Differentiating between reproductions and original artworks: the influence of style and sequence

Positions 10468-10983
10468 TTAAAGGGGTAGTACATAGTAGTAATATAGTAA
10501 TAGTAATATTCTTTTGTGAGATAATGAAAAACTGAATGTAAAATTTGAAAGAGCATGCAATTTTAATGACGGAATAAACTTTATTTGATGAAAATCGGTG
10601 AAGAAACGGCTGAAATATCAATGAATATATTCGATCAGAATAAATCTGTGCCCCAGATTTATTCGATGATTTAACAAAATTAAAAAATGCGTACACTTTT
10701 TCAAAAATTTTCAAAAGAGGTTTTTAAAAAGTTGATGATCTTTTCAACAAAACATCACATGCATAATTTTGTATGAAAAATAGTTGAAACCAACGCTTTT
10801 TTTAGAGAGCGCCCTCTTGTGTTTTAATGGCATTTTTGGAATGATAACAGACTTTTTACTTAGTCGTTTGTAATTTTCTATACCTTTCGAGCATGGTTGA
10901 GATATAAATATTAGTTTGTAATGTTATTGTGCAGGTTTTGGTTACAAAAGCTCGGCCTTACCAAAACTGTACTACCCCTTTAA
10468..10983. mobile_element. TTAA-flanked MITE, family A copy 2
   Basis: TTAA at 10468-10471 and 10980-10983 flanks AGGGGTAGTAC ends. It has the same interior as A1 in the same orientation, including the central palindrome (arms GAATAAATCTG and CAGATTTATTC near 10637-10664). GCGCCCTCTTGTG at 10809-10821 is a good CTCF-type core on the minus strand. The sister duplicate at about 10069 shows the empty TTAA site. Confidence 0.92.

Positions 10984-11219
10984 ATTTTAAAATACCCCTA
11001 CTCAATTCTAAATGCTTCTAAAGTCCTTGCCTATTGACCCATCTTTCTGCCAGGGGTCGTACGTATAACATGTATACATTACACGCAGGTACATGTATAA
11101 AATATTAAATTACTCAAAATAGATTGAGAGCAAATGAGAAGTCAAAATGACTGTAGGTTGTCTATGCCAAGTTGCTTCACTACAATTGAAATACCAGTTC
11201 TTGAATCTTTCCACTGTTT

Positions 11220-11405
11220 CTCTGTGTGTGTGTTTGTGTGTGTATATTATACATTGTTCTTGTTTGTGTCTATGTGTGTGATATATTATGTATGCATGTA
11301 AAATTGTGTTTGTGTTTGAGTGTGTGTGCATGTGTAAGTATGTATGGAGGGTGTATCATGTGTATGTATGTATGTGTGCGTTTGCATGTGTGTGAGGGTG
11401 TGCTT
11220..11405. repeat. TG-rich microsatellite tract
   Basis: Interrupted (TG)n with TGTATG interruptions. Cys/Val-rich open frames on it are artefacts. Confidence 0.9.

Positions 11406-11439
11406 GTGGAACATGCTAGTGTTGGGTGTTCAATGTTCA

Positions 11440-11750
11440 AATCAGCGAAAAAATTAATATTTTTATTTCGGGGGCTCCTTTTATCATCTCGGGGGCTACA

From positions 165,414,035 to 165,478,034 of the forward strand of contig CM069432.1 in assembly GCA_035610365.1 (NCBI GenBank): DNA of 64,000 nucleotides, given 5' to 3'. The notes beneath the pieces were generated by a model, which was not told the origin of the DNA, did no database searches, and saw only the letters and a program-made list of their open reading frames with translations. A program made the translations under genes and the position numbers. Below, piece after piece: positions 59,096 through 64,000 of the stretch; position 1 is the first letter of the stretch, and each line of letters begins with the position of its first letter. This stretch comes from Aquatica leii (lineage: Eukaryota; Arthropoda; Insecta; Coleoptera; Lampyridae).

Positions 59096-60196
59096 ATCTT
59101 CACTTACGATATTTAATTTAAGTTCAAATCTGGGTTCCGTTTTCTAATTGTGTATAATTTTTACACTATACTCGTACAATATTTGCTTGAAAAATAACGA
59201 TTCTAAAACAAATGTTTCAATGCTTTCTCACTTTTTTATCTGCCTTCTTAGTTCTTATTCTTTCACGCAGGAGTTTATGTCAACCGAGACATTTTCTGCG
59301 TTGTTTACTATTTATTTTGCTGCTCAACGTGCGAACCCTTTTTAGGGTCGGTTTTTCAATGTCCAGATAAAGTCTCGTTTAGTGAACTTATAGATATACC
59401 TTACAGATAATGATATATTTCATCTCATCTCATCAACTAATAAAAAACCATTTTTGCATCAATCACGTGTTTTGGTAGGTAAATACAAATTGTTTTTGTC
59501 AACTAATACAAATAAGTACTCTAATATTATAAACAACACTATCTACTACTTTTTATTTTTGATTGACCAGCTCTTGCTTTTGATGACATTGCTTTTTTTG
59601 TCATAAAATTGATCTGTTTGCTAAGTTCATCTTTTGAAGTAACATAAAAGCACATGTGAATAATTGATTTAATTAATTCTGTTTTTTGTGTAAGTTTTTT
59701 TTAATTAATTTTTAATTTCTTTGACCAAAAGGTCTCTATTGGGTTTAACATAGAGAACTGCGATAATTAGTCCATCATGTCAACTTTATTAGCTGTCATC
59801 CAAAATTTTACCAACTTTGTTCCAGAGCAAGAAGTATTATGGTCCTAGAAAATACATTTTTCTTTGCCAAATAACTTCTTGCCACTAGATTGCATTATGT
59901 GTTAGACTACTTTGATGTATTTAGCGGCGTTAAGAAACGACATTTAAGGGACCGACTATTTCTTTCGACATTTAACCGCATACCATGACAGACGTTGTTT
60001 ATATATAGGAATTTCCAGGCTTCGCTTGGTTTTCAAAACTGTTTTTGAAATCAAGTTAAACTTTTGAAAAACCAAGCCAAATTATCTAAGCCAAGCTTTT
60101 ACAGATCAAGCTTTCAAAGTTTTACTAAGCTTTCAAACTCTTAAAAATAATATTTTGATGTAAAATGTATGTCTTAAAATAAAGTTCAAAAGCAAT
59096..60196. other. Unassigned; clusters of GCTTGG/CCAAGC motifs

In times of fast paced technology, the ability to differentiate quality differences between a reproduction and an original work of art has new urgency. The use of digital reproductions in the classroom is a useful and convenient teaching tool, but can convey visual distortions specifically in regards to texture, size, and color. Art educators often struggle to achieve a balance between incorporating the use of digital technology and fostering an appreciation for experiences with original artworks. The purpose of this study was to examine the ways in which Dewey's theory of experiential learning explains how thoroughly high school students differentiate between a reproduction and original artwork. This study also explored the influences of painting style (realistic or semi-abstract) and sequence on a student's ability to identify the differences and select a preference between the reproduction and original artwork. To obtain insight into how a student is able to differentiate between a reproduction and an original artwork, this study engaged 27 high school student participants in viewing a digital reproduction and the respective original artwork of one realistic and one semi-abstract painting at the ASU Art Museum. Analysis of qualitative and quantitative data suggests that sequence influences a student's ability to differentiate between a reproduction and original artwork. Students who saw reproductions before viewing the originals, demonstrated a more comprehensive understanding of the differences between the two presentation formats. Implications of this study include the recommendation that art educators address definitional issues surrounding the terms original and reproduction in their teaching, and consider collaborative ways to prepare students for meaningful experiences with original artworks.